We discussed last week the mistake companies make of only putting ‘contact forms’ on their sites, rather than email addresses, because they’re easier to measure. A couple of readers got in touch with observations which you may also have had.
The first is that you can – in a way – measure how many people email you from a clickable email address on a website. If you use Google Tag Manager, it’s possible to record any click on a website, not just those which go to other web pages on the site. This means you can record clicks which go to PDF documents, external websites …and email addresses. That’s well worth setting up, but do remember that just because someone has clicked on an email address, doesn’t mean they actually sent the email. However, if you’re trying to track the original source of a particular emailed enquiry, this method could be productive.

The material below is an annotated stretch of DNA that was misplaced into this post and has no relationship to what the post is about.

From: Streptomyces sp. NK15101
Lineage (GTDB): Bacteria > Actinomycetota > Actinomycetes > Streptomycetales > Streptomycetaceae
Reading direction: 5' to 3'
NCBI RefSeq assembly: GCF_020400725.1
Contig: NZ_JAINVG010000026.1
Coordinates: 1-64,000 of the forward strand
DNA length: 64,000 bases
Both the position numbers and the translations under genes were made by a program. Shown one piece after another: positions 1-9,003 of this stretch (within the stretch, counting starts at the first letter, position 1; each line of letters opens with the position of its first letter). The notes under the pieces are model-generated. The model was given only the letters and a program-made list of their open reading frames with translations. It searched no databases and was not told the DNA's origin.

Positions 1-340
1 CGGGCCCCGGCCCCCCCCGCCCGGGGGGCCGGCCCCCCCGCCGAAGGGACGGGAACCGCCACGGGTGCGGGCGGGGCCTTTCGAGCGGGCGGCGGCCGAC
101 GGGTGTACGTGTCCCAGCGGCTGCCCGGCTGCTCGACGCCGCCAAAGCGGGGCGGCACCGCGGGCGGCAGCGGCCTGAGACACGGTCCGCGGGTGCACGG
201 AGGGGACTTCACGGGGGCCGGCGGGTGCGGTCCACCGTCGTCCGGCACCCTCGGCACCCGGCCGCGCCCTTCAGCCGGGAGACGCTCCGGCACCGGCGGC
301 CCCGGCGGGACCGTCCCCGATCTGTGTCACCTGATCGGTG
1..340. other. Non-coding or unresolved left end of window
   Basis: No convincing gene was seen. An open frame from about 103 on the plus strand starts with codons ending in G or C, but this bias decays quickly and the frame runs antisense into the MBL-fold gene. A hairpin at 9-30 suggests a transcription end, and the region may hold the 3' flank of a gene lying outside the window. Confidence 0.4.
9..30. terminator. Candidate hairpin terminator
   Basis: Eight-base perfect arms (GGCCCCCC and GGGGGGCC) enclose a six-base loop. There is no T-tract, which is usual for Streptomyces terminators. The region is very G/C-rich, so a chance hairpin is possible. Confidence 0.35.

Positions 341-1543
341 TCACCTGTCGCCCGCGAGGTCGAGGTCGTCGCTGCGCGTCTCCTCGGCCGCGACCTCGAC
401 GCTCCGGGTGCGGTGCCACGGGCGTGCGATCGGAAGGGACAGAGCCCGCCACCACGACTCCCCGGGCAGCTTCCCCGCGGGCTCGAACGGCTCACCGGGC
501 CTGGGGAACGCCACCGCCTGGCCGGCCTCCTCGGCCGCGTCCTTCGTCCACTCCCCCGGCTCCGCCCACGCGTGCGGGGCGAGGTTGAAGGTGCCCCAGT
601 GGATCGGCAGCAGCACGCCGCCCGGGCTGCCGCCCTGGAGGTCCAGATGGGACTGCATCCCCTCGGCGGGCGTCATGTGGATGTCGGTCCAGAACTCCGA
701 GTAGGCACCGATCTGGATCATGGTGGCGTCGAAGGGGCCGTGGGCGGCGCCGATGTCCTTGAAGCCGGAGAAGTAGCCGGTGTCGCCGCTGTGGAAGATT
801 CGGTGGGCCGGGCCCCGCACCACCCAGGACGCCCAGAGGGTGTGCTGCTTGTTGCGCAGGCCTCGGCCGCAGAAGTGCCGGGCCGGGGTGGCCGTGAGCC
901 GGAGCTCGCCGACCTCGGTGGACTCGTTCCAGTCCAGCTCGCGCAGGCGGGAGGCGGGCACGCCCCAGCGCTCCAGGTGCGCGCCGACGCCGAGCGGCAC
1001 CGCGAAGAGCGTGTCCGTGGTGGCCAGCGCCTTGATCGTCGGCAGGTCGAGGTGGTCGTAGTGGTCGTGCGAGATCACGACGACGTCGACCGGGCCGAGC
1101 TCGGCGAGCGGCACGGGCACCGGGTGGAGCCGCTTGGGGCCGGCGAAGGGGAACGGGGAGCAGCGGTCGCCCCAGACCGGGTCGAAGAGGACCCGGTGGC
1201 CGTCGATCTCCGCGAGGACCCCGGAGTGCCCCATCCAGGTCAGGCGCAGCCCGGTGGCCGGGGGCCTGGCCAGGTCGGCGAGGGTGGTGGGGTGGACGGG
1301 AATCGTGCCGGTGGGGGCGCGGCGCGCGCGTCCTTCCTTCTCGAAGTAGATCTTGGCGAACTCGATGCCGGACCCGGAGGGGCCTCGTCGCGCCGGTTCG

Another reader remarked that one reason that people prefer to send emails rather than use contact forms is because the sender gets a record of what they’ve sent. I agree – this is certainly an issue which I have. One way around this is by clearly stating that there is a mechanism in place where the sender of a form will receive a copy of the email that the form creates, as an acknowledgement. This should be quite prominent, and it’s something we could all do.